My experience at Syntio

Eliz Gottschall


After having lived in Belgium for 24 years and having just graduated, I decided to start working in Croatia to see what life is like there. Here is my experience.

In 2020, I finished my studies at Ghent University in Belgium. After my graduation, I immediately knew I wanted to have an experience abroad. During my studies, I have studied a semester in Sweden. I enjoyed my time there very much and learned a lot about a culture that is different from mine. This is why I have decided that I would want to work and live abroad once again.

I thought it would be interesting to see what it is like to live in Eastern Europe since I have Eastern European roots myself. It was not easy to find a job in another country, especially during the global pandemic. It took me several weeks of searching, but then I found this data engineering company in the capital of Croatia, and that is when my journey at Syntio began.

Getting everything settled for living abroad is never easy, especially with the added uncertainty caused by the pandemic. Luckily, I got so much help from the people at Syntio in taking care of the administrative processes. Since most of this documentation was in Croatian, this would have been very difficult to handle alone. In order to settle in comfortably, I arrived in Croatia in September, a month before I would start working at Syntio. This extra time allowed me to enjoy Croatia to the fullest and see the nature that makes it so beautiful.

I was quite nervous on my first day, mainly because this is my first job. One of the first things you see when you enter the office is the stunning view of Zagreb you have from the sixteenth floor. Also, the office is decorated in a very cozy style, which makes you feel at home quickly. Quite early on, you could feel the amicable atmosphere between colleagues, from having breakfast and coffee breaks together, to hanging out with a beer after work. The topics went far beyond professional small talk and everyone I met had a good dose of humor in them to keep the mood enjoyable at all times. As it is a young, dynamic and data-oriented company and even has a ping pong table in the center of the office, it felt almost as if I had started working at a Croatian version of Google.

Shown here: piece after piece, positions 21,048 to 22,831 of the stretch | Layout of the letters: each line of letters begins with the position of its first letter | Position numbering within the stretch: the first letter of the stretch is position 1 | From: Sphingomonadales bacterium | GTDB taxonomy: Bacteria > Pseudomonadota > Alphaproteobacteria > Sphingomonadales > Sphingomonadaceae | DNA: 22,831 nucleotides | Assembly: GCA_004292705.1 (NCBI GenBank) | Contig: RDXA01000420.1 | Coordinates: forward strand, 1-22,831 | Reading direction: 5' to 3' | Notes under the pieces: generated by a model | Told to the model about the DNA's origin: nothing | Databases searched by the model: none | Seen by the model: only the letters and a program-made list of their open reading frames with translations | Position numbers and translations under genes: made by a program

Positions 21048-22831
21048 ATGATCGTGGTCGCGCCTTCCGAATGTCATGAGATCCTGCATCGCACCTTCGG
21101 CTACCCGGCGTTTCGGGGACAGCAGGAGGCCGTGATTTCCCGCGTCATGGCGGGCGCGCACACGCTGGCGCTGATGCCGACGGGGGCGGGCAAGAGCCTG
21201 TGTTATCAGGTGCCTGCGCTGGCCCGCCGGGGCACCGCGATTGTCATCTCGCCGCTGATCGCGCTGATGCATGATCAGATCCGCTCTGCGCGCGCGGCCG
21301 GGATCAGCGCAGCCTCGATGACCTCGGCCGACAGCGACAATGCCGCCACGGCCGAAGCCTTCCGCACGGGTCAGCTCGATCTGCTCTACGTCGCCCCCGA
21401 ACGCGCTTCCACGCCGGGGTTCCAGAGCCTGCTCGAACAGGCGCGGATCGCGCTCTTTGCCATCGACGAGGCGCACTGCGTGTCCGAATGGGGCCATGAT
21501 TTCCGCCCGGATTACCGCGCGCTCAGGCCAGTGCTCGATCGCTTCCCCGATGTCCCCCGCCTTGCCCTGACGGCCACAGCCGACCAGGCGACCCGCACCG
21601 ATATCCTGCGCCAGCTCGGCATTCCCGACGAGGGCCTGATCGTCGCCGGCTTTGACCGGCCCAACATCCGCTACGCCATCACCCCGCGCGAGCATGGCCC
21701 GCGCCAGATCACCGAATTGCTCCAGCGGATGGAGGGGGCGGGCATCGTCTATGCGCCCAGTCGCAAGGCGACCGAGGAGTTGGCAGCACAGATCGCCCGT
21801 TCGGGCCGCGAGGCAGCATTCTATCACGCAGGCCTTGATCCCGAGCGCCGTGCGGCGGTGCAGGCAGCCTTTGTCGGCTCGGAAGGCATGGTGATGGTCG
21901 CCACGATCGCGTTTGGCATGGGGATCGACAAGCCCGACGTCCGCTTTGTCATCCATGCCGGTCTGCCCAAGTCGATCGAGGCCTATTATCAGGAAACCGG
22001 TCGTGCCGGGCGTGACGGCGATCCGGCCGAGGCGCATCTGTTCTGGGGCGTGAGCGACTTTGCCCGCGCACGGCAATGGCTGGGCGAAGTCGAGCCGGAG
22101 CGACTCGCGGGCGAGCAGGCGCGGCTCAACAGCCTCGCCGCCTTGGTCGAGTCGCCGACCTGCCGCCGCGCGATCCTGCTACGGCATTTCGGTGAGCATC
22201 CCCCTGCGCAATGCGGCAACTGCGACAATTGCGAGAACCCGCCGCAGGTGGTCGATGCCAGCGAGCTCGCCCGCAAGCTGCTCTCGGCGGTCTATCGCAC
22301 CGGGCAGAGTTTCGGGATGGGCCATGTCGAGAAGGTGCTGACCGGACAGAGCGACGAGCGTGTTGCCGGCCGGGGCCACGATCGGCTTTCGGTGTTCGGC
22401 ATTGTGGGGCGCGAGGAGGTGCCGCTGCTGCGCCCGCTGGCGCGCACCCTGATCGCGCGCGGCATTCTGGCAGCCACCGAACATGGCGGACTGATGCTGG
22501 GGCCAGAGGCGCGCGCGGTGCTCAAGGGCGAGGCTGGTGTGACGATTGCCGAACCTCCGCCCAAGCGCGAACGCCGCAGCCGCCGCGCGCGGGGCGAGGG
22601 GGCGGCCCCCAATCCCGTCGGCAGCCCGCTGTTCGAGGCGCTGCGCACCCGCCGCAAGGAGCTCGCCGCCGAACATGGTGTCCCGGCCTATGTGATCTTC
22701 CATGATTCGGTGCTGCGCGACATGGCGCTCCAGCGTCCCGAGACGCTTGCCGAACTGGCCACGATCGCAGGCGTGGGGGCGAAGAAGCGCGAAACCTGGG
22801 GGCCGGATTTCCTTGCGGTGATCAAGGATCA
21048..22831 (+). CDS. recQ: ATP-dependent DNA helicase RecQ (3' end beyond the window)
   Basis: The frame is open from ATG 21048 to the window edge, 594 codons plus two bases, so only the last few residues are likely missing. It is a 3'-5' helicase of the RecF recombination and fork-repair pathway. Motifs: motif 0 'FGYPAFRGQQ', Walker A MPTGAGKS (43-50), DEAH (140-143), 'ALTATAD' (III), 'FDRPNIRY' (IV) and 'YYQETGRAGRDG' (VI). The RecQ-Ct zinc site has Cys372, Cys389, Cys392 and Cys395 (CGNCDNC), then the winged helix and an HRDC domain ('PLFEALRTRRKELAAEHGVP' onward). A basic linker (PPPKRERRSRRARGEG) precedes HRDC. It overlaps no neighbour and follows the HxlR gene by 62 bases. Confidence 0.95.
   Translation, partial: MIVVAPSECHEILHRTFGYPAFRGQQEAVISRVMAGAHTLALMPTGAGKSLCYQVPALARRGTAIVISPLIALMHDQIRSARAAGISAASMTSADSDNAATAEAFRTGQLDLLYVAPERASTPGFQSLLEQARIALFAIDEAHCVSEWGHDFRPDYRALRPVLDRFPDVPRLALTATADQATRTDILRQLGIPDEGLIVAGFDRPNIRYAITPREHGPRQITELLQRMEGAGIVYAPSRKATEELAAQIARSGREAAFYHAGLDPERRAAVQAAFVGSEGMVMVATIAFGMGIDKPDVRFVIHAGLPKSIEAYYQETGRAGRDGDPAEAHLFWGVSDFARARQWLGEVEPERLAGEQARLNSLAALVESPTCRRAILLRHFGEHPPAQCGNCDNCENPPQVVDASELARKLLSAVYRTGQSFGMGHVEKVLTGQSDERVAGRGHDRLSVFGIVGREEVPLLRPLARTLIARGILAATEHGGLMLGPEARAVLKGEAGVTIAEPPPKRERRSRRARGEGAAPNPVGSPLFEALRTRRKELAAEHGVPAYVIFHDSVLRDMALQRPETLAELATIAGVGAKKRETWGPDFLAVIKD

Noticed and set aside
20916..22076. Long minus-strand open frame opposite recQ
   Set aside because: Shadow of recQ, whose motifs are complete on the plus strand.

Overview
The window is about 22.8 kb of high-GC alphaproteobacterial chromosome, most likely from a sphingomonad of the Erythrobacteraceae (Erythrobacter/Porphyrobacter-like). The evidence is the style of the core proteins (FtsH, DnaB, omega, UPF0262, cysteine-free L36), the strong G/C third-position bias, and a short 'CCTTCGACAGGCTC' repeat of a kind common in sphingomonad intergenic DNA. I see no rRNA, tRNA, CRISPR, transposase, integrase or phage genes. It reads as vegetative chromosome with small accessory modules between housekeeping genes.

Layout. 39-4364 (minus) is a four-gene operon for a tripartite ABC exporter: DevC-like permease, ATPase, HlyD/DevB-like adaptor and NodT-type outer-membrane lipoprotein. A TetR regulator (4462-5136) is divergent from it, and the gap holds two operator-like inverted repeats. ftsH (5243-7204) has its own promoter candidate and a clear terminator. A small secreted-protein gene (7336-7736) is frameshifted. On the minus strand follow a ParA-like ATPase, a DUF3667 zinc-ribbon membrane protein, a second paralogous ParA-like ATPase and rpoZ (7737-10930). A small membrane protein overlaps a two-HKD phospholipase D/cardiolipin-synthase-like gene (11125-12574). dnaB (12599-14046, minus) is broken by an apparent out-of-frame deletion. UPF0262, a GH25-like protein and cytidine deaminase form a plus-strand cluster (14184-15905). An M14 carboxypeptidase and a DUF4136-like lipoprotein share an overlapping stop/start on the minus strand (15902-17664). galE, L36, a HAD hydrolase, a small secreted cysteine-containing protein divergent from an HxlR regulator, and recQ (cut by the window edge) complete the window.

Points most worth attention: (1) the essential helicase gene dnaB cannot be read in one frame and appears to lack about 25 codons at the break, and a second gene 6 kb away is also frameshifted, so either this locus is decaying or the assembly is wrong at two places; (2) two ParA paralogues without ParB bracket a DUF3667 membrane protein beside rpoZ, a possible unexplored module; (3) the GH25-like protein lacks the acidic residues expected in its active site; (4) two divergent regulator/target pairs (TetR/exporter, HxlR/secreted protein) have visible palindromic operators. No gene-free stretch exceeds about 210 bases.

The onboarding process was quite smooth, on your first day you get eased into everything gently. I got a tour around the office and got greeted by the many friendly, soon-to-be colleagues. The rest of the day, I got an introductory presentation about the history and workings of the company and got to read some extra information about the practicalities of the job. In the first month, I was trained by one of the senior Data Engineers. He taught me everything from the basics of data engineering to the way of doing things in the company, and I could ask him any questions that I had. This whole process made it easy for me to catch up to speed and start working on my first task quickly, without feeling overwhelmed.

During my time at Syntio, I have worked on one of the new products they were developing. My education as a business engineer was about fifty percent business and fifty percent data and programming topics, so when I heard I would be working in development, I was a bit nervous. Luckily, when I started, the project was still in its infancy and with the help from my amazing team members, I was quickly up to speed. I liked that the mood in the team was always serious enough to get everything done, but never too serious.